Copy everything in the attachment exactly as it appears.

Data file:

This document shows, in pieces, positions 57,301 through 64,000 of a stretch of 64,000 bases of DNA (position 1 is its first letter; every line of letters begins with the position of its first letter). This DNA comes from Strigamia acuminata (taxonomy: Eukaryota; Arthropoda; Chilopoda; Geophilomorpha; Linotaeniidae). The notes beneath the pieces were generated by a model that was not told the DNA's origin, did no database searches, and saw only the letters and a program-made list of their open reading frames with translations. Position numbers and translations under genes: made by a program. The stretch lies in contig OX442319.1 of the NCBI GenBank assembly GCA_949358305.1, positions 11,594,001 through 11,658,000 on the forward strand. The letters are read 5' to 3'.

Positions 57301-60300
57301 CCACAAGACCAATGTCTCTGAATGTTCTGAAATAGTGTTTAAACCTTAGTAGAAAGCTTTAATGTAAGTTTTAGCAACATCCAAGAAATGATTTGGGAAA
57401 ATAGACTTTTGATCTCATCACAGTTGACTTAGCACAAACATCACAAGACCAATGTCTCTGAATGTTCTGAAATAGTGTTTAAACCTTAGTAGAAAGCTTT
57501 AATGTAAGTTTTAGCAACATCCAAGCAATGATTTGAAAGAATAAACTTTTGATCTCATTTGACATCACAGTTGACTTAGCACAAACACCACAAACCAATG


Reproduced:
This document shows, in pieces, positions 57,301 through 64,000 of a stretch of 64,000 bases of DNA (position 1 is its first letter; every line of letters begins with the position of its first letter). This DNA comes from Strigamia acuminata (taxonomy: Eukaryota; Arthropoda; Chilopoda; Geophilomorpha; Linotaeniidae). The notes beneath the pieces were generated by a model that was not told the DNA's origin, did no database searches, and saw only the letters and a program-made list of their open reading frames with translations. Position numbers and translations under genes: made by a program. The stretch lies in contig OX442319.1 of the NCBI GenBank assembly GCA_949358305.1, positions 11,594,001 through 11,658,000 on the forward strand. The letters are read 5' to 3'.

Positions 57301-60300
57301 CCACAAGACCAATGTCTCTGAATGTTCTGAAATAGTGTTTAAACCTTAGTAGAAAGCTTTAATGTAAGTTTTAGCAACATCCAAGAAATGATTTGGGAAA
57401 ATAGACTTTTGATCTCATCACAGTTGACTTAGCACAAACATCACAAGACCAATGTCTCTGAATGTTCTGAAATAGTGTTTAAACCTTAGTAGAAAGCTTT
57501 AATGTAAGTTTTAGCAACATCCAAGCAATGATTTGAAAGAATAAACTTTTGATCTCATTTGACATCACAGTTGACTTAGCACAAACACCACAAACCAATG